The world is shifting, becoming more technologically advanced, more communicative, more violent each day. Artists are continually responding to these changes, illuminating current events by creating works of art through new and often controversial means, yet the pedagogical models in the cultural institutions that teach these works tend to fall behind. “Lines in Real Time,” the series of educational programming for the exhibition Lines of Flight at the Ira D. Wallach Art Gallery at Columbia University, takes the form of a podcast that addresses this need for alternative educational practices, and is an alternative model itself. We asked Katherine Cohn, one of the co-producers of “Lines in Real Time,” and Jessica Holmes, who wrote and hosted episode 5, to speak with us about the podcast as an educational tool, how young audiences can better engage with art through critical thinking, and how their own thoughts on arts education have changed from this experience.
Kaitlyn A. Kramer: Katherine, can you speak more about your decision to produce a podcast in conjunction with the exhibition Lines of Flight? Where did the idea for this model originate, and how does the podcast form stand out as an alternative to traditional pedagogical models?
Katherine Cohn: The “Lines in Real Time” podcast is a way to get to know pedagogical models, and to explore alternatives that might exist. Students in schools and in other unique spaces for learning don’t always go into their education knowing much about the teaching models to which they’ll be subject. In the M.A. programs in Art History at Columbia University where I’m currently enrolled, emphasis is put on contributing to scholarship rather than teaching. My program titled Modern Critical and Curatorial Studies is more interdisciplinary and encourages curatorial work and art criticism, but I have not encountered many approaches to teaching here. However, students of the program regularly go on to work in a range of venues which are commonly thought of as alternative spaces for learning. I envisioned a project that would allow my classmates and I to become more comfortable working with pedagogical models while also learning to question them, so that we might later apply our experiences in our real world efforts. This podcast programming invited fellow students, both of the M.A. program and in the world at large, to join me in exploring how we experience our education both inside and outside classrooms, how we as educators would like to be taught, and how we might teach others. We should question both the information that we are receiving and the people organizing it, and we should investigate how the scholarship we are producing contributes to the education of others. Critical thinking is at the core of meaningful scholarship and teaching. This podcast seeks to understand ways that spaces for learning have taught material in the past, and to think about how those pedagogical templates foster critical thinking.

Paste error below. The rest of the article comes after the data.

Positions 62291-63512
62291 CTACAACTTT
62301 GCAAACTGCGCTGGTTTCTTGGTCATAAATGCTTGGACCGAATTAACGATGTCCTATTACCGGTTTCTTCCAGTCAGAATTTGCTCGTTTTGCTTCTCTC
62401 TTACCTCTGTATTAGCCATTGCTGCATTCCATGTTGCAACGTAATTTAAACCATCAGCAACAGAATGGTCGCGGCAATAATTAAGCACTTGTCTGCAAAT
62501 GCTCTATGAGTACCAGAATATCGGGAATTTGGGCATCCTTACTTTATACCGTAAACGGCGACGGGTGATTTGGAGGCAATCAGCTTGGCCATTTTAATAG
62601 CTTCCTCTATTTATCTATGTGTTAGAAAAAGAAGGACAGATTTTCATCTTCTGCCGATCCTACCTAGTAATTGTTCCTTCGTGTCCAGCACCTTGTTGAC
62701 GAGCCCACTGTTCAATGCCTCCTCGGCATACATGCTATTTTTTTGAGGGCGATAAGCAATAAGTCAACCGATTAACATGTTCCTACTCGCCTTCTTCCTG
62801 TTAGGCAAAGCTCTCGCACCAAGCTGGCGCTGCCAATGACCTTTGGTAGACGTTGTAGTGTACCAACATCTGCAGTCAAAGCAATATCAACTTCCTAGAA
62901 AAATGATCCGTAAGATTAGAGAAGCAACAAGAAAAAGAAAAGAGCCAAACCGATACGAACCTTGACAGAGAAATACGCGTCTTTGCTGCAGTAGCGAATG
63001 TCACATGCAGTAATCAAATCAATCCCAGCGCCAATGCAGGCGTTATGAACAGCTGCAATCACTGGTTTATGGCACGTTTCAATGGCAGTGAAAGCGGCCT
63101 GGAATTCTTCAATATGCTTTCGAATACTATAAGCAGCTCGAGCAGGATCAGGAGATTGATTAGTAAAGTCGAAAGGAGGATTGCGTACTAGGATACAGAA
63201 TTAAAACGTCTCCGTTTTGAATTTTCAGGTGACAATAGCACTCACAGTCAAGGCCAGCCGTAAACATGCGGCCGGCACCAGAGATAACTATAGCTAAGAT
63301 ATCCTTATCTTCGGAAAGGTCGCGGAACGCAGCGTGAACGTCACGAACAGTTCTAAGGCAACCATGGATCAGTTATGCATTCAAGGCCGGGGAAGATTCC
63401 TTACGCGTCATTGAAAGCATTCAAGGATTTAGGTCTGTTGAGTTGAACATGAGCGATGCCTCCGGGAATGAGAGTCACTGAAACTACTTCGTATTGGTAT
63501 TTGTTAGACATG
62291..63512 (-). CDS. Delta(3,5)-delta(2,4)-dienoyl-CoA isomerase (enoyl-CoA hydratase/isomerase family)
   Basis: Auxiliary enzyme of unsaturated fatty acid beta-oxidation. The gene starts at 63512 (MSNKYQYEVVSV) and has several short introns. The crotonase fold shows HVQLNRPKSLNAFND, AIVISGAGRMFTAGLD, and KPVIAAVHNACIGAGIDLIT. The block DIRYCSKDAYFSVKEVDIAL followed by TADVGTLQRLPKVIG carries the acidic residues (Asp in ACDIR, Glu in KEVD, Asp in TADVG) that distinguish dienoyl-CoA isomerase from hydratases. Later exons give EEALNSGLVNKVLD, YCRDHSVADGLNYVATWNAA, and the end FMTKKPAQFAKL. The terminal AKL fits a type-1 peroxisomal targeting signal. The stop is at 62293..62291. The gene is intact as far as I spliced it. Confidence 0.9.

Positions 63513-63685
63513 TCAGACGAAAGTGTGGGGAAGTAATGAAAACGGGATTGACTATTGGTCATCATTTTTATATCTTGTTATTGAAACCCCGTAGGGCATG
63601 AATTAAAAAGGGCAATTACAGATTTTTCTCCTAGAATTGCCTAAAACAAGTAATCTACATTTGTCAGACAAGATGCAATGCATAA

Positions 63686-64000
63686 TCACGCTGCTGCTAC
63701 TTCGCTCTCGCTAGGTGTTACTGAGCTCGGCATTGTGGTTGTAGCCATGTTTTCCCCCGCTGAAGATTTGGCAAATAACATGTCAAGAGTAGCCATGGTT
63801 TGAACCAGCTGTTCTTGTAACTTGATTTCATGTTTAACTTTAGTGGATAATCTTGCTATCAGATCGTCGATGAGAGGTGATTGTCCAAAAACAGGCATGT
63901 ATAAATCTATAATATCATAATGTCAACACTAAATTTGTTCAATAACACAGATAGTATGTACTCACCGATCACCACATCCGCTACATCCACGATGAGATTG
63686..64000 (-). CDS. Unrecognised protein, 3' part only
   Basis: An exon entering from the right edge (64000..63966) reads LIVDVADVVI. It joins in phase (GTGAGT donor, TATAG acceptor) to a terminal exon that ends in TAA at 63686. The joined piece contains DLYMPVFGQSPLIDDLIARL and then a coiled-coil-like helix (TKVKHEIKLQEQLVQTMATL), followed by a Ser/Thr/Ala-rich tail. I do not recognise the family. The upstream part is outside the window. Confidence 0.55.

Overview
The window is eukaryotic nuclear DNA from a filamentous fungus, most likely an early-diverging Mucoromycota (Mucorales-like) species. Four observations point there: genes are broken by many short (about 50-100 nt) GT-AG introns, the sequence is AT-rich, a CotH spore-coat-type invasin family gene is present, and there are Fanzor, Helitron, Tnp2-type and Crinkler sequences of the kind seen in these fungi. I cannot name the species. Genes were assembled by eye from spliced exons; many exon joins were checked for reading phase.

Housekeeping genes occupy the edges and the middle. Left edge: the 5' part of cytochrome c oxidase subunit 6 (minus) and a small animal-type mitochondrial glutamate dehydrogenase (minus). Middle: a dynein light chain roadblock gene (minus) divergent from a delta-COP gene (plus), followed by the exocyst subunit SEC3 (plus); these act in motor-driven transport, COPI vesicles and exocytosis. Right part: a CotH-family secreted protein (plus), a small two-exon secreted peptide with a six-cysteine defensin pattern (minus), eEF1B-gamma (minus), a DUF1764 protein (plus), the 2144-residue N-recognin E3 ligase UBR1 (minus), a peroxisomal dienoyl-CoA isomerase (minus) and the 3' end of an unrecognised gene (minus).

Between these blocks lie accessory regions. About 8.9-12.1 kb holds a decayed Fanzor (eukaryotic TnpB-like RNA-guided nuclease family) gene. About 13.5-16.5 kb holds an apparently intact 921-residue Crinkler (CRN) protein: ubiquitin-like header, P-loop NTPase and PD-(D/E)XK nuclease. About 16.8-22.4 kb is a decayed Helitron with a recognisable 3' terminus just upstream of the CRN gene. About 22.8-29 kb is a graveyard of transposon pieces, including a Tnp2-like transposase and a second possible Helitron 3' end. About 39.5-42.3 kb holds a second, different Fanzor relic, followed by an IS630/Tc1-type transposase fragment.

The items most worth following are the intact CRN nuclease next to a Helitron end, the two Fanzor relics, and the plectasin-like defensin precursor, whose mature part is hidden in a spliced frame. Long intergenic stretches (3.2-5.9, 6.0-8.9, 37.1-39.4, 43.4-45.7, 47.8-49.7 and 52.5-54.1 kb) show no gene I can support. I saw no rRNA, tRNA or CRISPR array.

Artists were also key players in the podcast. Art, whether artists like it or not, is often used as an educational tool in the academy, or seen as a window into understanding a concept or a perspective. It was therefore important to include artists in the programming—not just because the podcast served as educational programming for an exhibition, but also because artists are faced with the same questions the podcast is trying to answer. Artists are well poised to respond to these questions, even beyond the framework of pedagogical theory.
Rather than compare the podcast to other forms of production, maybe it’s easiest to talk about how one of the many episodes functioned. Episode 3 is a nice example of how the podcast participants designed each episode’s content, structure, and audience in consideration of pedagogical models and their alternatives. The host of the episode is David Crane, who is one of the two curators of Lines of Flight (his portion is called “Life Serial”), and he focused on one of the most basic forms of teaching and learning: the conversation. In the first half of his episode a brilliant artist named Pablo Helguera, who has experience with museum education and the history of conversations as an educational tool, discusses how we can think about conversations in terms of learning. He talks about the difference between heavily directed and undirected, and open and closed format conversations, and how these might play out with an audience as lectures, scripted interviews, casual conversations, or something else entirely. There is an argument that “inquiry-based learning” is a way of teaching that encourages critical thinking. This type of teaching takes the form of a conversation that balances open and closed, directed and undirected formats. So, in the second half of the episode, David and one of the artists of Life Serial named Emily Kloppenburg have a conversation that they try to set up in a way that would produce an inquiry-based learning experience both for themselves as participants in the conversation, and for the listening audience.
I love that episode because it has changed the way I perceive my own learning, be it in the audience of a classroom or at a panel discussion between artists or while listening to talk radio. I also felt that the conversation with Emily about her work was far more enriching than a more common audio guide you might find in another gallery.
Jessica Holmes: I’d add that since this podcast launched, I’ve had a number of enlightening discussions about it as format for learning, which have cropped up naturally in the course of speaking about my installment with others. Listening is a pure and sensory form of receiving information. It’s akin to looking at a piece of art, when you can let go of prior knowledge or preconceived notions and just become absorbed in an artwork. Now having gone through the exercise of making a podcast episode myself, I’m excited by what its potential could be for art criticism, too.
KAK: As noted in the exhibition description, the phrase “lines of flight” refers to Gilles Deleuze & Félix Guattari’s consideration for the “potential for new linkages across existing boundaries,” which can be applied when thinking of education as a rhizome. It’s clear to me that “Lines in Real Time” attempts to function as one of these linkages. How do you think the podcast contributed to the exhibition visitors’ experiences of the works, and how does it challenge the “existing boundaries” imbedded in both institutions and the exhibitions that come out of them?